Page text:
Landis said, “The Assad family is very much in control, and what we have seen over the last four months is a consolidation of power within the family.”
But the family firepower has done little to shield the young and inexperienced leader from facing the toughest test of his presidency. Some speculate that the tensions between Lebanon and Syria have weakened the House of Assad and diminished Syria's influence in the region.
Landis stated, “It has always punched above its weight in the Middle East, in Lebanon, in Palestine issues; this is going to reduce its geo-strategic interest quite significantly.”
Those around him with entrenched agendas may view the crisis as a danger to their country and are liable to act against him. The daily images of tens of thousands of Lebanese people demanding freedom are not helping the man and his regime either.
Experts say some of that Lebanese "people power" could spill over into Syria.
There's no doubt that there's a large effect,” Landis remarked. “Every Syrian has been saying, 'Look, here are people overthrowing government.' There is a clear desire for reform in the country and many Syrians are dissatisfied.”
Syria's crumbling international support has left the country isolated. And experts warn that the impeding loss of Lebanon will be a huge economic loss for Syria. But supporters of the regime feel this whole ordeal is part of a U.S. conspiracy to blacken Syria's image around the world.
Edward Awabdeh is a dentist who lives on the west side of Damascus.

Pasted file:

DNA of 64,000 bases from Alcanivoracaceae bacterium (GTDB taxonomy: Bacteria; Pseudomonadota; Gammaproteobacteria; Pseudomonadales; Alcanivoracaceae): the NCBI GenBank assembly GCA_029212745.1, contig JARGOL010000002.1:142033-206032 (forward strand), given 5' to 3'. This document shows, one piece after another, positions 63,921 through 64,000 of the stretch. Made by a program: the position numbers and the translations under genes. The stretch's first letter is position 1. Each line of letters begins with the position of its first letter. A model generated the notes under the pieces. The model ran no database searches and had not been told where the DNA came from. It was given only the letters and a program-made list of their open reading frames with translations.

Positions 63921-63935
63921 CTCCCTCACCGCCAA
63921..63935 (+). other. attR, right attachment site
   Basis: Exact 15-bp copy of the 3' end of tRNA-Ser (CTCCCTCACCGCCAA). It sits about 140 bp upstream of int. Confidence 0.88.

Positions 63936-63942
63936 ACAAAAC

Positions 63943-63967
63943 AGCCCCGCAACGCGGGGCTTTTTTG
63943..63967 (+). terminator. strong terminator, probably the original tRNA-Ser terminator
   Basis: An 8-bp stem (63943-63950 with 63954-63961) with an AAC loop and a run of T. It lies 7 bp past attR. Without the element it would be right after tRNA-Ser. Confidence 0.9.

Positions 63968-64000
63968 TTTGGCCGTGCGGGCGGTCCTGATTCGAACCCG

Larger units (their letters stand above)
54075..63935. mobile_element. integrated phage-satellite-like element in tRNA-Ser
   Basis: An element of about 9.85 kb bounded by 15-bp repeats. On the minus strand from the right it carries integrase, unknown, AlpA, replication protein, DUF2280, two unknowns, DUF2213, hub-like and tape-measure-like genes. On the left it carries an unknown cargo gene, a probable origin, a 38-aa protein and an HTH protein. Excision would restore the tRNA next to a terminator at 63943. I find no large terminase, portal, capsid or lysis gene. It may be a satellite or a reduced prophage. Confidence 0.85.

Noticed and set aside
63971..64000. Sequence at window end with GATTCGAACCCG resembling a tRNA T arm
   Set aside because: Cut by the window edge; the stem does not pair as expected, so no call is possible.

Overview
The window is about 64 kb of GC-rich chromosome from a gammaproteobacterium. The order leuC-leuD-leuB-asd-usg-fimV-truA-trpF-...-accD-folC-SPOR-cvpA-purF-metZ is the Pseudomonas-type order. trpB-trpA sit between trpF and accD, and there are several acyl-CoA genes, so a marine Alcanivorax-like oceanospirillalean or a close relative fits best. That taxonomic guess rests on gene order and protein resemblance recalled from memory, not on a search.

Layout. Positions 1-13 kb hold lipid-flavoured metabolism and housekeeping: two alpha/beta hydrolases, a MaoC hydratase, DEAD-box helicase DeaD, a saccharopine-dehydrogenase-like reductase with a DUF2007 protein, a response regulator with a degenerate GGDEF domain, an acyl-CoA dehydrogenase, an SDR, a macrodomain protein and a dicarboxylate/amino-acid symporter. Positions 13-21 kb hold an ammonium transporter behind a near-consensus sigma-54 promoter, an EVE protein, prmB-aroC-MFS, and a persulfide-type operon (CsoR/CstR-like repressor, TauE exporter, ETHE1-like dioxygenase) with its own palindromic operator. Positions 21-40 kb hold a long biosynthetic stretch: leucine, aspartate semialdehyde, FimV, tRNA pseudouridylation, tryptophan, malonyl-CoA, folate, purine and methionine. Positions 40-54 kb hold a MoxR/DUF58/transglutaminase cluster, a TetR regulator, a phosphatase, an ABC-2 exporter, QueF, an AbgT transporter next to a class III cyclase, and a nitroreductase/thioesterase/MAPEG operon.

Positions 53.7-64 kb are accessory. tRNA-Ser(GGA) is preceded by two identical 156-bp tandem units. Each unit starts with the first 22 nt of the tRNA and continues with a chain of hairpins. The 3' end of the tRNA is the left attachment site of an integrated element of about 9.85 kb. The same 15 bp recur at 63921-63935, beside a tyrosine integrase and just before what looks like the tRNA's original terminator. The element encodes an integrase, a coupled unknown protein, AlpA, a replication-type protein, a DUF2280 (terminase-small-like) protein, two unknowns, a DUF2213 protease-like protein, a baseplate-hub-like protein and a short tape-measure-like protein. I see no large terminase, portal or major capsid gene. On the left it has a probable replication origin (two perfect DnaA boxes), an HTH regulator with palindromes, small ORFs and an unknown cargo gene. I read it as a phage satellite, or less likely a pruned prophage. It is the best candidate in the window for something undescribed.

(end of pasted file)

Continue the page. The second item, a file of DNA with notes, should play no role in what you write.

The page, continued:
“I feel hurt, commented Awabdeh, “I feel the pressure is not fair on Syria and the Syrian government, and nothing is satisfying the West, and in particular, the U.S.”
The uprising in Lebanon and the uncertainty in Syria comes at a time when the Bush administration is pushing hard to bring democracy and freedom to the Middle East.
The Syrian regime has been under fire for its occupation of Lebanon, its support for terrorism and its role in sending insurgents to fight American soldiers in Iraq.
And according to U.S. intelligence reports, Syria has an active chemical and biological weapons program, and the ballistic missiles to deliver them. Some experts also believe that Iraq's weapons of mass destruction have a found a home in Syria or Lebanon's Bekaa Valley.
Bottom line: the U.S. regards Syria as a rogue state, and it has been put on notice.
Landis stated, “The Syrians are very aware that they have become a key particle in this greater Middle East. They know that there's a battle going on between reform in the Middle East and the status quo.”
All President al-Assad can do now is fight to preserve that status quo.
Landis said, “In many ways, President Assad is the anti-Bush in the region. Bush stands for revolution in the region, democracy and freedom, Assad says the Middle East is not ready for freedom. The Middle East is a complicated place, riven with tribal and sectarian differences. If we shake it, there's going to be war, there's going to violence, and there's going to be death.”
In Assad's world, America and Israel are the problem. In Bush's world, Syria is just one of several bad actors in the region.
Landis commented, “Bush says, no, revolution! We are going to kick down these doors of these regimes and we are going to bring democracy! That's the struggle going on.”
And so far, that struggle has yielded some dramatic changes across the political landscape of the Muslim world, changes that President Assad is keenly aware of.
Back on the streets of Damascus, Syrians watch daily as thousands of Lebanese continue to light the fuse of democracy. President Assad's main challenge now will be to keep those flames from spreading over into his country, while trying to get a better grip on Syria. The question is, can he do both and still survive?